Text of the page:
How MercadoLibre’s longterm investments are helping it beat Amazon
This is part of a Modern Retail editorial package focusing on the vast world of e-commerce platforms outside of the United States. You can find the rest of our coverage here.
In 2020, Argentine e-commerce company MercadoLibre proved itself to be a global presence.
At its fourth quarter earnings, the platform disclosed that it acquired 132.5 million new users, up from 74.2 million the year before. Its revenue hit $3.97 billion, up from $2.30 billion the year earlier. Meanwhile the company’s gross merchandise value 2020 hit $20.91 billion up from $14 billion the year before.
But its growth is dependent in expanding into more regions — and fast. Right now, Mexico is a major nexus point for competition. It has the second highest population in the Latin American region of 121.7 million people, after Brazil’s 204.3 million, but no real e-commerce platform leader.
Meanwhile, Amazon has been ramping up attempts over the years to crack the Latin American market. The American e-commerce giant first officially launched in Mexico in 2015 (after two years of having a site open to Mexican customers).
Over the last few years MercadoLibre has been investing heavily in employees, warehouses and shipping in the country — making it a very competitive market. Most recently, the company announced plans last month to invest $1.1 billion in Mexico to further expand its fulfillment program. The continued investments have made it a clear leader in the area. According to its most earnings report, Mexico is MercadoLibre’s third biggest country with Argentina and Brazil coming in second and first.
As David Marcotte, Kantar’s svp of Americas, said, “Amazon has spent ten years in Mexico trying to get to number three.”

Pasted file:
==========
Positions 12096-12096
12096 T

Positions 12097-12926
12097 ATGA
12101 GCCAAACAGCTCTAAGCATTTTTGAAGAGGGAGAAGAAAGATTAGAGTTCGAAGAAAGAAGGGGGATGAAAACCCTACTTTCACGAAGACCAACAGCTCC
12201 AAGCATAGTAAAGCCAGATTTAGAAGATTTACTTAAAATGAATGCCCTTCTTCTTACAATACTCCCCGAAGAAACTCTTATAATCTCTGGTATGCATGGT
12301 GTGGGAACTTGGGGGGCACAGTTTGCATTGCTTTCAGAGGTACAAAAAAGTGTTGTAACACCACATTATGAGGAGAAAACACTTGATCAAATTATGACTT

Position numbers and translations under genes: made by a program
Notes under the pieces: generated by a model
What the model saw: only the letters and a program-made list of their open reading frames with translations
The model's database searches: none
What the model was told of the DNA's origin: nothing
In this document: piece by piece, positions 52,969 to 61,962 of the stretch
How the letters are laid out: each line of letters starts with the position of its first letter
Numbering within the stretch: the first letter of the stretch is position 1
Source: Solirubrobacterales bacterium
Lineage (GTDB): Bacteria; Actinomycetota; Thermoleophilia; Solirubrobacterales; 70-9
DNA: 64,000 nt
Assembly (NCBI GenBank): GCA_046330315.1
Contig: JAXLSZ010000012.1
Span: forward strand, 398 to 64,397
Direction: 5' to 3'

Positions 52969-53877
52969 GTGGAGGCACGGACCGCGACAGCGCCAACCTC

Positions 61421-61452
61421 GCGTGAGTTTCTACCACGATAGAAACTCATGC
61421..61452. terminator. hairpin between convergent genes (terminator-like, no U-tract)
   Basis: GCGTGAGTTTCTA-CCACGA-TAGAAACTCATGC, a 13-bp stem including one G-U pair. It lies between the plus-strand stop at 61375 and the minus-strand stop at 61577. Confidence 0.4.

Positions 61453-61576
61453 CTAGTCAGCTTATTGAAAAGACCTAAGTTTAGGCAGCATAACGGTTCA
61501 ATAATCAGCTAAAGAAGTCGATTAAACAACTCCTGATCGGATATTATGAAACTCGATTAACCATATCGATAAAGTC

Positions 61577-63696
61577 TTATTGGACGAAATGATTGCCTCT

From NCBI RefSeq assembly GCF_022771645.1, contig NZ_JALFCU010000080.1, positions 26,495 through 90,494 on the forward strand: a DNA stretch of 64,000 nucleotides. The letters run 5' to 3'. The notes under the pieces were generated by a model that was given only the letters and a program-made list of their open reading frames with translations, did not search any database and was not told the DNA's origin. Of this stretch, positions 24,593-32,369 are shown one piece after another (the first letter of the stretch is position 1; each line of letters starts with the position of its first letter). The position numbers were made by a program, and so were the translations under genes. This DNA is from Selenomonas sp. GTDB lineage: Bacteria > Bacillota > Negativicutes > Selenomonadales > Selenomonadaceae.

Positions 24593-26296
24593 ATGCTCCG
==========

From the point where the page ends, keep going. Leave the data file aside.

The difference between both platforms’ strategies comes down to a few key elements. For one, MercadoLibre had regional knowledge on its side in that it has successfully launched online marketplace in other South American countries — including Argentina and Brazil. The company was founded in 1999 by Argentine entrepreneur Marcos Galperin. But beyond its roots, MercadoLibre has focused on growing its PayPal-based payments ecosystem, which doesn’t rely on credit — as well as growing out its vast fulfillment networks. The multi-pronged approach has led to both an increase in new users as well as well as 200,000 new sellers added in the first quarter of 2021.
A focus on fintech
MercadoLibre’s goal was always to be the e-commerce leader in all of Latin America. There were two big issues that needed to be solved — that only recently have come together to showcase its geographic dominance. “We had to solve payments and logistics from zero… And we had to solve it for many countries that were fragmented,” Galperin told the Financial Times last year. The company caught the eye of U.S. leaders over the years — in 2001 eBay bought a 19.5% stake in the company (which it sold in 2016).
The focus in the beginning was on building out infrastructure that would work in various Latin American countries. That means understanding the nuances of each country’s logistics systems, as well as making payments platforms that can easily onboard people with little or no credit.
While much of MercadoLibre’s strategy has been in place for years, the pandemic changed the dynamics. E-commerce marketplace competition has been growing for years. American companies like Amazon, as well as Walmart have made inroads into Latin America. Walmart, for example, opened 134 stores in Mexico in 2020 and brought its discount store Bodega Aurrerá online. Meanwhile regional Latin American players like Magazine Luisa have also been growing; the Brazilian company reported in the fourth quarter of 2020 that total sales increased 66.1% over that period, and e-commerce revenue shot up 120.7%.